The 1922–23Ottawa Senators season was the club's 38th season of play and sixth season in the NHL. They were coming off a disappointing playoff run in 1922, as they lost to the Toronto St. Pats in the NHL finals in a close, hard fought series. The Senators would finish first in the standings, defeat Montreal in the playoffs, defeat Vancouver in the Stanley Cup semi-finals and defeat Edmonton to win their tenth Stanley Cup title.
Cy Denneny would once again have a strong season, scoring a team high 21 goals, and finishing 2nd in the NHL with 31 points. On February 7, Denneny would score his 143rd career goal, surpassing Joe Malone as the all-time goal scoring leader in a 3–0 Senators win over the Montreal Canadiens.
Defenceman Buck Boucher would get a career high 24 points (15 goals-9 assists), and would lead the club with 44 PIM.
Clint Benedict would once again have a very solid season, leading the league with 14 wins, 4 shutouts and a 2.18 GAA.
In the NHL finals, the Senators would face the Montreal Canadiens in a two-game total-goals series to determine the O'Brien Cup winner, and the Sens would prevail by a close 3–2 score in the series, and go on to face the Vancouver Maroons, the host team from the PCHA.
The Maroons lost to the Edmonton Eskimos in the WCHL Finals, so they would have to face Ottawa, with the winner of this series playing Edmonton for the Stanley Cup. The series was played at Denman Arena in Vancouver, and the Senators would shut out the Maroons in the opening game. Vancouver stormed back with a big 4–1 win game 2, however, Ottawa, despite numerous injuries, would use their grit, and win the series in 4 games, and earn a berth in the finals against Edmonton.
The 1923 Stanley Cup Finals would be a best of three series between Ottawa and Edmonton, and the Sens started off on the right foot with a 2–1 victory in game one. In game two, the Senators would be led by Clint Benedict, who would shut out the Eskimos in a 1–0 victory, giving Ottawa their third Stanley Cup in four years.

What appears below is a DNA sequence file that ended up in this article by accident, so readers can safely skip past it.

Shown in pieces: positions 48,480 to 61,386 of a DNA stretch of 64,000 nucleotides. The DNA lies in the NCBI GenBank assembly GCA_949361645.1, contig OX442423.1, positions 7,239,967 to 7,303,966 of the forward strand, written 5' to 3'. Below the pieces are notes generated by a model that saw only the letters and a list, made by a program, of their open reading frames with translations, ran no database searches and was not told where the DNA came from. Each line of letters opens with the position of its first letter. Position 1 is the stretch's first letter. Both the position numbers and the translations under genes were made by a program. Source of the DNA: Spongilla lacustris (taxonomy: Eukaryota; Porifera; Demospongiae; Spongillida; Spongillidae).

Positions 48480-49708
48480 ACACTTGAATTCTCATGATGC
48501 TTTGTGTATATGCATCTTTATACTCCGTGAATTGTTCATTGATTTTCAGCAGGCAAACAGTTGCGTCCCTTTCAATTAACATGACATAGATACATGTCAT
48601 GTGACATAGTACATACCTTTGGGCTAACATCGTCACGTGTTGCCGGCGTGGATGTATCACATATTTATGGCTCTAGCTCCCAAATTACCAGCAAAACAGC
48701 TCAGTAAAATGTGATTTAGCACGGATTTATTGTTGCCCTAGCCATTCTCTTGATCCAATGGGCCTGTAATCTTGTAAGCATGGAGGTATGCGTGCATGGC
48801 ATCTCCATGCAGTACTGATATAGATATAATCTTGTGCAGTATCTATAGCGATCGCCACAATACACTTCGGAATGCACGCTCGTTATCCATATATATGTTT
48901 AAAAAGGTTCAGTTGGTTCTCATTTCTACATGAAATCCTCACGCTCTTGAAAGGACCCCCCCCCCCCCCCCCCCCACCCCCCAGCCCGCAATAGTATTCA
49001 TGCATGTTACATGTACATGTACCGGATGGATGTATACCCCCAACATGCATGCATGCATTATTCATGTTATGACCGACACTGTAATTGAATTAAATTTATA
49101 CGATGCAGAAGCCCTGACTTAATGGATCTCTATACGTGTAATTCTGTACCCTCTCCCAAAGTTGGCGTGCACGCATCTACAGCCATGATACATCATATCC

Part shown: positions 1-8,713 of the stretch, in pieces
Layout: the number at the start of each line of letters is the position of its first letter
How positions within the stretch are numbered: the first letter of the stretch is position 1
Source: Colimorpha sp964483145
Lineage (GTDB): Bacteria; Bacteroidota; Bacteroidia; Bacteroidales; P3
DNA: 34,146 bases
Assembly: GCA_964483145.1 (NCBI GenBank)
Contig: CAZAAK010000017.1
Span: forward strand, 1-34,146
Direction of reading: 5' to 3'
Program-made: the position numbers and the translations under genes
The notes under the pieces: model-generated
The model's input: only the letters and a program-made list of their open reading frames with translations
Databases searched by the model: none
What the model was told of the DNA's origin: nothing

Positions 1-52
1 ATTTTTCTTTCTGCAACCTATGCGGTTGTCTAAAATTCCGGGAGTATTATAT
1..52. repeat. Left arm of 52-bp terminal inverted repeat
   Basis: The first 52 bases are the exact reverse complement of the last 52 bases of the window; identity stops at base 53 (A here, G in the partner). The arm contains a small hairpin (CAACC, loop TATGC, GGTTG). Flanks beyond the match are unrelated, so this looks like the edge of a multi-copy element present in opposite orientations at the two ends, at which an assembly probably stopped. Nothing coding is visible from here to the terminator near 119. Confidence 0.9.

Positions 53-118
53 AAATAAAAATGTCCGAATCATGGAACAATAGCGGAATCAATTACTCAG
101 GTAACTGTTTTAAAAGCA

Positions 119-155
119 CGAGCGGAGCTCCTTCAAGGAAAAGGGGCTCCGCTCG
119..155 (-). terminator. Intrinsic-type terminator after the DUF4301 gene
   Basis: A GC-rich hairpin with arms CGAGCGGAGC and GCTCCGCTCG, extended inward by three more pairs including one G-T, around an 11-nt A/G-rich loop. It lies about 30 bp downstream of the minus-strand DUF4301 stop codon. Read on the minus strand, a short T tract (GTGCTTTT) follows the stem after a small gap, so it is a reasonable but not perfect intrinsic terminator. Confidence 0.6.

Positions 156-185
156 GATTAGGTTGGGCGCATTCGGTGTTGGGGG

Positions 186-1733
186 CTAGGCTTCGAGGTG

The Senators returned home on Friday, April 6, 1923 from Vancouver. Greeted by Ottawa Mayor Plant, and accompanied by the Governor-Generals Foot Guards and the Ottawa Silver Band, the team paraded through Ottawa's downtown streets. A banquet was held for the team on Monday, April 19, where each of the ten team members received a gold watch. According to Mayor Plant, "this is a citizens' banquet, not a civic one, as the citizens believe you have given Ottawa the best advertising it has ever had."
The Senators never did engrave their name on the Cup for their 1923 championship. It was not until the trophy was redesigned in 1948 that the words "1923 Ottawa Senators" was put onto its then-new collar.
^Standings: NHL Public Relations Department (2008). Dave McCarthy et al., eds. THE NATIONAL HOCKEY LEAGUE Official Guide & Record Book/2009. National Hockey League. p. 146. ISBN978-1-894801-14-0.CS1 maint: Explicit use of et al. (link)
^"Ottawa Team Home". The Globe. April 7, 1923. p. 12.
^"Ottawa Citizens Honour Stanley Cup Champions". The Globe. April 10, 1923. p. 8.